WEST PHILADELPHIA - Hundreds of balloons were released over the West Philadelphia rec center to remember 16-year-old Kahree Simmons who was gunned down last week on the same basketball court.
"He was just doing what all of us do. Come to Sherwood, play basketball, and just be kids," his brother Stephen Simmons said.
Simmons' senseless murder touched off calls for a citywide action plan after the death of yet another young man with so much promise.
"We loved Kahree more than anything. That was my mommy's baby. That was her world. He was our little brother. He did not deserve to die like that," his brother added.
Police and the teen's family say he was an innocent victim, who was gunned down by four men for some unknown reason.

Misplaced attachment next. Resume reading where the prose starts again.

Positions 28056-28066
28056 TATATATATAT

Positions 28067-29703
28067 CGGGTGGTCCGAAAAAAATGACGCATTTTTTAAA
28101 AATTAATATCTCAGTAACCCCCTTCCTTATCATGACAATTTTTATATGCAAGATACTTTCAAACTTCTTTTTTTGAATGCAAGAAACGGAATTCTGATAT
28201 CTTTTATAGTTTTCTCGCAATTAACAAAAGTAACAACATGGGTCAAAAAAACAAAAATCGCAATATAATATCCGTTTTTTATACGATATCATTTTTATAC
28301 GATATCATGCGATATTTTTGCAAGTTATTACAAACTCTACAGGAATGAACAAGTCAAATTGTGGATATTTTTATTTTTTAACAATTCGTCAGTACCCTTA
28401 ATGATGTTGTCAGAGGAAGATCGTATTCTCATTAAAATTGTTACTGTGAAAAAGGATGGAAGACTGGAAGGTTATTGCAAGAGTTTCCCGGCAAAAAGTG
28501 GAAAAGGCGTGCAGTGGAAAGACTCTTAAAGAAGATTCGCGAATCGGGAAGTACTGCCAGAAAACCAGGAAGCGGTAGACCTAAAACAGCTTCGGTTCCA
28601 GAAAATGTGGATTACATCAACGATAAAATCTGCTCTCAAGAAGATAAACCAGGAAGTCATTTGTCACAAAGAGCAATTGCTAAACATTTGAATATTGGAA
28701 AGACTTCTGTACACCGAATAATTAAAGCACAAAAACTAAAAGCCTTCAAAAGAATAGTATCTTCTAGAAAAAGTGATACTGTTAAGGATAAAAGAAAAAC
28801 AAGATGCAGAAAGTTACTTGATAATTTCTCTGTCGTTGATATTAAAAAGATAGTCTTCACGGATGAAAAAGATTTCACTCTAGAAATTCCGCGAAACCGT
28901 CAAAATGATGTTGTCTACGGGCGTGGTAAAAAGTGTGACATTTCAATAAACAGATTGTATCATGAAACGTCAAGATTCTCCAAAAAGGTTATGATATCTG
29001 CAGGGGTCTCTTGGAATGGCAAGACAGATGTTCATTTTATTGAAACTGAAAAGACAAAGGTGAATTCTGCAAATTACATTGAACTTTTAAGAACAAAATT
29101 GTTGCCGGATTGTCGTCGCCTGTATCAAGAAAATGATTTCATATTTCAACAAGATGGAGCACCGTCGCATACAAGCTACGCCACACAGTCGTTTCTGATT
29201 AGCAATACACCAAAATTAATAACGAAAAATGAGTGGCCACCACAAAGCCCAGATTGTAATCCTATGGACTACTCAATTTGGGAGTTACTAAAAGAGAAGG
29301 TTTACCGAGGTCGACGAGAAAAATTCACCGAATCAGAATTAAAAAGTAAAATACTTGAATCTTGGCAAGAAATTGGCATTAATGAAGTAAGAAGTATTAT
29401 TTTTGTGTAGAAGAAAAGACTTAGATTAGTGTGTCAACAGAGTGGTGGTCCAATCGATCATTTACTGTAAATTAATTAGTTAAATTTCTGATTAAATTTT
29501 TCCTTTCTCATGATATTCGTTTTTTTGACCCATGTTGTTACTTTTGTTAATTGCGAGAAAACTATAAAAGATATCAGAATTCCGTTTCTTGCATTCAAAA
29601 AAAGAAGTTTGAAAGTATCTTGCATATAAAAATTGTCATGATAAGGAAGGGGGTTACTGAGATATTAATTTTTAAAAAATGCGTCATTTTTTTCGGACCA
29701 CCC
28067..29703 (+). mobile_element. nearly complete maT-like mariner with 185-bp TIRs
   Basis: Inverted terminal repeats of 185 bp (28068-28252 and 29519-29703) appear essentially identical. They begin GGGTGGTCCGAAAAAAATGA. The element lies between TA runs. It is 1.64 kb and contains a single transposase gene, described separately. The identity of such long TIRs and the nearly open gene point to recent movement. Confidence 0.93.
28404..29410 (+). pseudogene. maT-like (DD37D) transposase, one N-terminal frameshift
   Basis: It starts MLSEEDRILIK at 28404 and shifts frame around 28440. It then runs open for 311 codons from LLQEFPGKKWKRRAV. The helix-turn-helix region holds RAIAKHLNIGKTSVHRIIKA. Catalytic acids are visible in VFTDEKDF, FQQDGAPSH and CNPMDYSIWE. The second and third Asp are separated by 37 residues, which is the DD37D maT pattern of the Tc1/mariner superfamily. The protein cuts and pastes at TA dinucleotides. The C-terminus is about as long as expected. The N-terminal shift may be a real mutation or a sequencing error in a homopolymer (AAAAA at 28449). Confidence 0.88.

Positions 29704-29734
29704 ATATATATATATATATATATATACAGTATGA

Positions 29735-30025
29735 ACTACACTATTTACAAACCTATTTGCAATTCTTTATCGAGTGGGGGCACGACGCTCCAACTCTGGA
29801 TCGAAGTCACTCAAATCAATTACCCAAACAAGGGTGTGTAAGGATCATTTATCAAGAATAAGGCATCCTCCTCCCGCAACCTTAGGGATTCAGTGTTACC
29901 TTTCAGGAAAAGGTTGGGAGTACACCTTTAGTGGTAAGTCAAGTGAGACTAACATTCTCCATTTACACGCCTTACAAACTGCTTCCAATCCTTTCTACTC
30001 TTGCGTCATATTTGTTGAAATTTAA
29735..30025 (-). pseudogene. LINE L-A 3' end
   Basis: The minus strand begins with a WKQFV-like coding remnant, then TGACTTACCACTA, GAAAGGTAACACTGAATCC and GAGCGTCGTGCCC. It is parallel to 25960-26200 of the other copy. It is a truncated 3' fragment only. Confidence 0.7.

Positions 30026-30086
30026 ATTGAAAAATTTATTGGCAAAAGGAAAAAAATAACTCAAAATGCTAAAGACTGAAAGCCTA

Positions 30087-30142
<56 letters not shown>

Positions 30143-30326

His death and the fatal shooting of another teen at a rec center is sparking change.
"We have to stop the violence. I want us all to just love each other," Stephen said.
While beefing up security is part of changes being made after over 100 murders so far this year, investigators are focusing on ways to prevent more violence, including monitoring Instagram.
Police say shootings and murders are being fueled by hot-tempered posts between rival groups or individuals. Social media beef turned violent.
"Now, these groups just have the ability to use Instagram and go back and forth in real-time. It's something we're very concerned about," Philadelphia Police Captain Matthew Gillespie said.
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